To date two different models have been used to eliminate abortion: the "traditional" one of linking sex firmly to procreation, by banning abortion in law, stigmatizing it in social practice, and being thoroughly pro-natal and pro-family: the southern and northern African abortion ratios of 12 per 100 are probably around the lowest you can go by that route.

The other model is the social democratic one of deliberately and firmly decoupling sex and procreation, legalizing abortion, stigmatizing its enemies, and being neutral at best on procreation and family formation. The Western European abortion ratios of around 17 per 100 are probably about as lowest as you can go by that route.

There is no predictable difference between the success of either policy pursued in a real society, in the real messiness of life. Neither route will eliminate abortion. Either route, can probably deeply reduce it. But either route to be successful, must be pursued single-mindedly and with real social conviction. That seems to be a condition, but is certainly not a guarantee, of a low abortion rate.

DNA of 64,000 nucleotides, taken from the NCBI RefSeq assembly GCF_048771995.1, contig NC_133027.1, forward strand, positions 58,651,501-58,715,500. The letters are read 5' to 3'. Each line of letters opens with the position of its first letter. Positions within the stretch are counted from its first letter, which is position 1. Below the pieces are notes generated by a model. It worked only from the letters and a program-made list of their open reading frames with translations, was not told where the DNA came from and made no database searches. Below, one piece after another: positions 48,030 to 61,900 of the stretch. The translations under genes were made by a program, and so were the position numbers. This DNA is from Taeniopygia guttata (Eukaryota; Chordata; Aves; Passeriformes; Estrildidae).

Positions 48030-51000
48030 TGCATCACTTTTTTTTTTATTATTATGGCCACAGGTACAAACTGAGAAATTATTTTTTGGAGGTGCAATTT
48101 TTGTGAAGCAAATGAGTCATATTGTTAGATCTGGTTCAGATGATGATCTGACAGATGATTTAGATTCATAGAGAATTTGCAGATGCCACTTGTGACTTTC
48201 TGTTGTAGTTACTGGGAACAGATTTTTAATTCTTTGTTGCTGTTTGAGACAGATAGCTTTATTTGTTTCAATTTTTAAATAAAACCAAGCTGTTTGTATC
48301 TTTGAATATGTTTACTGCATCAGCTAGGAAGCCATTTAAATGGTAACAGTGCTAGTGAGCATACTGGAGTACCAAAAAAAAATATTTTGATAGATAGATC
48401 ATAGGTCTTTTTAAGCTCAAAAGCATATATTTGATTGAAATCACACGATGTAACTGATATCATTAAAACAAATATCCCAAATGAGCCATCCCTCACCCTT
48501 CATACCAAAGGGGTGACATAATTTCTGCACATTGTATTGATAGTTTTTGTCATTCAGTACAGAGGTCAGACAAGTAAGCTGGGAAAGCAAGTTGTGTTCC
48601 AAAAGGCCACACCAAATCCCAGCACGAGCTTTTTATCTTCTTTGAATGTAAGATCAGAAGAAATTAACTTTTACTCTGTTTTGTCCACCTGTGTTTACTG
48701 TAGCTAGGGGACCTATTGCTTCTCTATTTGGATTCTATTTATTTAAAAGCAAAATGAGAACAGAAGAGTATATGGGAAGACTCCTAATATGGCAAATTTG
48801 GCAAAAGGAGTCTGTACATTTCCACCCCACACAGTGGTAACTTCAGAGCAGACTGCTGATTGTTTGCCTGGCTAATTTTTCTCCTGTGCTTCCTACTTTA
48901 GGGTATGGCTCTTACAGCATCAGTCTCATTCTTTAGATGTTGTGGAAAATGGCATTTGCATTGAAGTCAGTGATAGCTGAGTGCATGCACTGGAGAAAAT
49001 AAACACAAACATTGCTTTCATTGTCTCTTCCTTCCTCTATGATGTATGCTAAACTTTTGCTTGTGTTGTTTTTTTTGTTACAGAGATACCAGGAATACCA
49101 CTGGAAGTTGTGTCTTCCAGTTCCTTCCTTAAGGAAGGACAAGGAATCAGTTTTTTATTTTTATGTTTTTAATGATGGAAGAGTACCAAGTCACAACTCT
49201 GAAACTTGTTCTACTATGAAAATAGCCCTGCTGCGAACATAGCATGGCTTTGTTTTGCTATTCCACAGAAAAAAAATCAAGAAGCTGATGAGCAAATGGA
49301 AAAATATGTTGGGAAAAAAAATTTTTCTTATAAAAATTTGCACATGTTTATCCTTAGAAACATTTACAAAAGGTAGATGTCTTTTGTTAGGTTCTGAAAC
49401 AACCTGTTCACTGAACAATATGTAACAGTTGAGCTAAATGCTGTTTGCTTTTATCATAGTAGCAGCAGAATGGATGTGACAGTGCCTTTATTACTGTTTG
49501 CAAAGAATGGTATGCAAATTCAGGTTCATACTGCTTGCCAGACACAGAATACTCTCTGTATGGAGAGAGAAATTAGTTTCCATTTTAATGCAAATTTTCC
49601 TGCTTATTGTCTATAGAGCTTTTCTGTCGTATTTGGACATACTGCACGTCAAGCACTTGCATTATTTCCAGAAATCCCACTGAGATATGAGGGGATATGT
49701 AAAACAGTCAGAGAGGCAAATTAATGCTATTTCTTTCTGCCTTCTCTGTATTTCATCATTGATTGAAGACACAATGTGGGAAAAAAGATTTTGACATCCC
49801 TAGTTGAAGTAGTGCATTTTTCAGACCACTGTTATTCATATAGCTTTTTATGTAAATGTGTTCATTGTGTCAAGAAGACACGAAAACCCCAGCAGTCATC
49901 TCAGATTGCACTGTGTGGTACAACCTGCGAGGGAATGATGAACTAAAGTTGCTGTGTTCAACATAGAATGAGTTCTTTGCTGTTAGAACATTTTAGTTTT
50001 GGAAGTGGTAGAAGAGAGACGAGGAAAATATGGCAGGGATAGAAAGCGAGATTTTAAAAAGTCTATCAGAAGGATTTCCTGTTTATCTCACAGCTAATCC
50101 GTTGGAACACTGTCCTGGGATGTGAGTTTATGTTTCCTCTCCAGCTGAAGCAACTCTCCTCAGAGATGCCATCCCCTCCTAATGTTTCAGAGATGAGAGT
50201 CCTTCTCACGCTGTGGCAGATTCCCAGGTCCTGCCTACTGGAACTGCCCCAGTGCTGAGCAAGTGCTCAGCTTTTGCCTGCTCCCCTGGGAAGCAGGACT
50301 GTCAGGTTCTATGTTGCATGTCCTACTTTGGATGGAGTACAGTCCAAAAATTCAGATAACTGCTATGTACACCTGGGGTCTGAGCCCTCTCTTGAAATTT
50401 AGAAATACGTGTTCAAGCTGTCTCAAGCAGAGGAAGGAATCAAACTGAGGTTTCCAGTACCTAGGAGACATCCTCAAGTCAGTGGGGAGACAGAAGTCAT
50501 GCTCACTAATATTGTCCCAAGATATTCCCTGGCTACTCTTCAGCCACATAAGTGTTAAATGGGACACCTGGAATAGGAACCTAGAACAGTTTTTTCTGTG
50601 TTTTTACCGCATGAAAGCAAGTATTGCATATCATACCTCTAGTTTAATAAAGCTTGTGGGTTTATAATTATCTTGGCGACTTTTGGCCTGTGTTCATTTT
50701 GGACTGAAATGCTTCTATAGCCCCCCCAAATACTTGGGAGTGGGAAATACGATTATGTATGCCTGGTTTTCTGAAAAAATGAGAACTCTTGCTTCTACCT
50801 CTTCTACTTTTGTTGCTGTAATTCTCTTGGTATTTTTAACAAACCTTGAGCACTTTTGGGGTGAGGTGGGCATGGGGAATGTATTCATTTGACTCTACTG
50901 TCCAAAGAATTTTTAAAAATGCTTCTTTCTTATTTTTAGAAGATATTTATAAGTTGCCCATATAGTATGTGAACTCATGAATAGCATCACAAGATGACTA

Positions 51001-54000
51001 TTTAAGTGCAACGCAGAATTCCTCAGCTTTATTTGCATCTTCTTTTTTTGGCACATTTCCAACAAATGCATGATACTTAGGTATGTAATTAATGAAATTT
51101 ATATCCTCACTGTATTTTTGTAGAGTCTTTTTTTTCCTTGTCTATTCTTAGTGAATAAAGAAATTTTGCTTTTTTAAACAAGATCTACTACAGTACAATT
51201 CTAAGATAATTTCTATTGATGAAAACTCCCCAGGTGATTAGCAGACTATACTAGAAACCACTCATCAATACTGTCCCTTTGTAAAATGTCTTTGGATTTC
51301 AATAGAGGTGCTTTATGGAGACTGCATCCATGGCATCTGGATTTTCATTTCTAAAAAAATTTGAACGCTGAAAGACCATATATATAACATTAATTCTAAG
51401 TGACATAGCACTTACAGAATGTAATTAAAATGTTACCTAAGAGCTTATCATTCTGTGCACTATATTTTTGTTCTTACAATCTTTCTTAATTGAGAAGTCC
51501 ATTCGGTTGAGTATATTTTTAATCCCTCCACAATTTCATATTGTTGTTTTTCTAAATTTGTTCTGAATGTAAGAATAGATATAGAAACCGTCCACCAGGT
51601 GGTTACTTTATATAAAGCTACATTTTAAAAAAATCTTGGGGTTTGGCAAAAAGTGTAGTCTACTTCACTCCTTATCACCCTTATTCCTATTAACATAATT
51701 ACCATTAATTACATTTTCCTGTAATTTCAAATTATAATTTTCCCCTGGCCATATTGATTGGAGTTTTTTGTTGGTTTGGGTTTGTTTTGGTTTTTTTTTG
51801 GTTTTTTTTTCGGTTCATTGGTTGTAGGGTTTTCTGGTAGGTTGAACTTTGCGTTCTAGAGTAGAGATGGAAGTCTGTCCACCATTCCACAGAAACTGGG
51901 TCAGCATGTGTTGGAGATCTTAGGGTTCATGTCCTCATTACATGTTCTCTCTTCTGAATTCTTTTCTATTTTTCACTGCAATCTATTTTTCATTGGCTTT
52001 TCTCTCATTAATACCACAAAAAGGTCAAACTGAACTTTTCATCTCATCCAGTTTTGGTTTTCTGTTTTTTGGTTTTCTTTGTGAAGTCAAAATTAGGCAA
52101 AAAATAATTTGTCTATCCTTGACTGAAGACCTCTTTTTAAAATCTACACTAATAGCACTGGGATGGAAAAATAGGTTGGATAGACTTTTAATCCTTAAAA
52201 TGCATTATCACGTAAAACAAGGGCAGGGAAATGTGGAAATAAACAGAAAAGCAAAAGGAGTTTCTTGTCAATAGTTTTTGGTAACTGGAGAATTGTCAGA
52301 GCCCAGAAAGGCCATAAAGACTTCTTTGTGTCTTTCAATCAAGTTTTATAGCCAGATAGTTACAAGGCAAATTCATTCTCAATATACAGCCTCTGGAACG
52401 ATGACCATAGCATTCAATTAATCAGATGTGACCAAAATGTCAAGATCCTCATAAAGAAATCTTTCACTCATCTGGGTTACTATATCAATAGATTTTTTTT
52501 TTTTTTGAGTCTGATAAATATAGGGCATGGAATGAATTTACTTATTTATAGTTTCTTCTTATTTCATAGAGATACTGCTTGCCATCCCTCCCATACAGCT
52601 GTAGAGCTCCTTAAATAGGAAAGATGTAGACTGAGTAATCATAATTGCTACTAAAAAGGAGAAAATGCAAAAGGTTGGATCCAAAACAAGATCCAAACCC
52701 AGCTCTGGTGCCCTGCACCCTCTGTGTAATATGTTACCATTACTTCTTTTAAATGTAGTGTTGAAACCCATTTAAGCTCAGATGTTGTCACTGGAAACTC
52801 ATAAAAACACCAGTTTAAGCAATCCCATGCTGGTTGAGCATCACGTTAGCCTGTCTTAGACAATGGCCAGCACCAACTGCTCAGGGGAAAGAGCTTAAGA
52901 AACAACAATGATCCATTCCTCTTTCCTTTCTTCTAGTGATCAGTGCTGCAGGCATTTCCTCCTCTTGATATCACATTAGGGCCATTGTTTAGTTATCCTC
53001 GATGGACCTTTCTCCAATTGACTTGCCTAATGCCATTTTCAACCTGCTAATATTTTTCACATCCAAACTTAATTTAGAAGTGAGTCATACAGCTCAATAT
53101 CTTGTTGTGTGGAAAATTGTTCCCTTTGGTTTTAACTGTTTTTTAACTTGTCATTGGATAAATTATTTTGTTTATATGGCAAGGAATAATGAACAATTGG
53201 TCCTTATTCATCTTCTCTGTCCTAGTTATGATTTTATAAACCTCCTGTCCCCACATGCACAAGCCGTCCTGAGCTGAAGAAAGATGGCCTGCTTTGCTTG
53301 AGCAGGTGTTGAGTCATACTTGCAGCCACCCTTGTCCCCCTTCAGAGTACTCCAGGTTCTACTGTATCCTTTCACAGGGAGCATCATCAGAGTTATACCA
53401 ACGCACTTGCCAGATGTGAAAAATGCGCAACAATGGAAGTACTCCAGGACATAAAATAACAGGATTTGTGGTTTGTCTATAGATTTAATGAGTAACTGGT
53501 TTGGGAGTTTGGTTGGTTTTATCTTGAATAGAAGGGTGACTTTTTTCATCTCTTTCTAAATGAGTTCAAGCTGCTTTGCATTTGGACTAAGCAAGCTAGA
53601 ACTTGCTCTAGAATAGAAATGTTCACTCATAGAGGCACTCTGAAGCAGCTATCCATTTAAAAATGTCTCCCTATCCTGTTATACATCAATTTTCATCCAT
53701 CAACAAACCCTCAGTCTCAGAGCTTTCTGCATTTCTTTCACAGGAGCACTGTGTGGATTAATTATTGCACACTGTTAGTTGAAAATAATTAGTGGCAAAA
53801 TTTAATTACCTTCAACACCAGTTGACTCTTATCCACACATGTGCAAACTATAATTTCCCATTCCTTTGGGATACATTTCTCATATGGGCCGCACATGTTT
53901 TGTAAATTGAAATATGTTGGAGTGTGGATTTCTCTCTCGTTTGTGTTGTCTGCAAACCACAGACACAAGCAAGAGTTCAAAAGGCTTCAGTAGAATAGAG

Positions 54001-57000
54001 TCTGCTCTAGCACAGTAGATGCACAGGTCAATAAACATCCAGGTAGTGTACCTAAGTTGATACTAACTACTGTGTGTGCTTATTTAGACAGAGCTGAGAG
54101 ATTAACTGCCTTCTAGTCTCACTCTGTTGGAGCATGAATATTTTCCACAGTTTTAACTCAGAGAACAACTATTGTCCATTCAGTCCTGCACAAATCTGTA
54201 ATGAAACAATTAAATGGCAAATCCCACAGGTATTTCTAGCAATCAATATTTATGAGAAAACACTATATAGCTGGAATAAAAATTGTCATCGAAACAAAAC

An additional question for Christians is, is there any future for them and their moral teachings in a society that has firmly and single-mindedly decided to decouple sex from family?

Labels: ,